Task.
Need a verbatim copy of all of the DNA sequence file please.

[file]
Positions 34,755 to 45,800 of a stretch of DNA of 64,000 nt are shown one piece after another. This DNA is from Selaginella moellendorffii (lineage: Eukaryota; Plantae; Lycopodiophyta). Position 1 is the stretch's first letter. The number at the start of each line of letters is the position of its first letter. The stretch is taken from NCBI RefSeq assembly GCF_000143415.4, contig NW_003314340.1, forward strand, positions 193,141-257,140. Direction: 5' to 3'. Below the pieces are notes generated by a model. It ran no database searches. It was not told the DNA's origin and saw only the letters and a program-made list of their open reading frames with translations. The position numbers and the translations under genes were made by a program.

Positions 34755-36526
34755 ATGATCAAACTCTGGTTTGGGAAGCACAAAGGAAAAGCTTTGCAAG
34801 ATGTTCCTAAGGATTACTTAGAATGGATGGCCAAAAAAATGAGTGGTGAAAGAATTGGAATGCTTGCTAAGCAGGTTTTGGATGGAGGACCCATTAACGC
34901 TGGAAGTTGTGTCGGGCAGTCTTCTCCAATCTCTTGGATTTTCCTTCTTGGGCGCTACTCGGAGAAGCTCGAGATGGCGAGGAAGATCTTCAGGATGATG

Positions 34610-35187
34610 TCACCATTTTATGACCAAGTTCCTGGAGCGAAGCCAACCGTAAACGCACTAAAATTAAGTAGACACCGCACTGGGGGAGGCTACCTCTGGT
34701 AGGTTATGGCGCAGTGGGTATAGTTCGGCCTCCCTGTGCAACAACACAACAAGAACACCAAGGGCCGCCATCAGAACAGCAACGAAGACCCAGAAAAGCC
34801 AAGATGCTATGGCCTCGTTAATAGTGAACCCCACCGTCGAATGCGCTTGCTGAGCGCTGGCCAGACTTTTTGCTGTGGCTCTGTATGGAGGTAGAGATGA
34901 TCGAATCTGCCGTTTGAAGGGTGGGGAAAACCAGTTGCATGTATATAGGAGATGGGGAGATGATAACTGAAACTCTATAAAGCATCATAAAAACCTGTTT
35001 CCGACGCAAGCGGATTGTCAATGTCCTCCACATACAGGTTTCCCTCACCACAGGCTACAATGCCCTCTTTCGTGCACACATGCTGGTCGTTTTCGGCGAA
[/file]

Positions 34,755 to 45,800 of a stretch of DNA of 64,000 nt are shown one piece after another. This DNA is from Selaginella moellendorffii (lineage: Eukaryota; Plantae; Lycopodiophyta). Position 1 is the stretch's first letter. The number at the start of each line of letters is the position of its first letter. The stretch is taken from NCBI RefSeq assembly GCF_000143415.4, contig NW_003314340.1, forward strand, positions 193,141-257,140. Direction: 5' to 3'. Below the pieces are notes generated by a model. It ran no database searches. It was not told the DNA's origin and saw only the letters and a program-made list of their open reading frames with translations. The position numbers and the translations under genes were made by a program.

Positions 34755-36526
34755 ATGATCAAACTCTGGTTTGGGAAGCACAAAGGAAAAGCTTTGCAAG
34801 ATGTTCCTAAGGATTACTTAGAATGGATGGCCAAAAAAATGAGTGGTGAAAGAATTGGAATGCTTGCTAAGCAGGTTTTGGATGGAGGACCCATTAACGC
34901 TGGAAGTTGTGTCGGGCAGTCTTCTCCAATCTCTTGGATTTTCCTTCTTGGGCGCTACTCGGAGAAGCTCGAGATGGCGAGGAAGATCTTCAGGATGATG

Positions 34610-35187
34610 TCACCATTTTATGACCAAGTTCCTGGAGCGAAGCCAACCGTAAACGCACTAAAATTAAGTAGACACCGCACTGGGGGAGGCTACCTCTGGT
34701 AGGTTATGGCGCAGTGGGTATAGTTCGGCCTCCCTGTGCAACAACACAACAAGAACACCAAGGGCCGCCATCAGAACAGCAACGAAGACCCAGAAAAGCC
34801 AAGATGCTATGGCCTCGTTAATAGTGAACCCCACCGTCGAATGCGCTTGCTGAGCGCTGGCCAGACTTTTTGCTGTGGCTCTGTATGGAGGTAGAGATGA
34901 TCGAATCTGCCGTTTGAAGGGTGGGGAAAACCAGTTGCATGTATATAGGAGATGGGGAGATGATAACTGAAACTCTATAAAGCATCATAAAAACCTGTTT
35001 CCGACGCAAGCGGATTGTCAATGTCCTCCACATACAGGTTTCCCTCACCACAGGCTACAATGCCCTCTTTCGTGCACACATGCTGGTCGTTTTCGGCGAA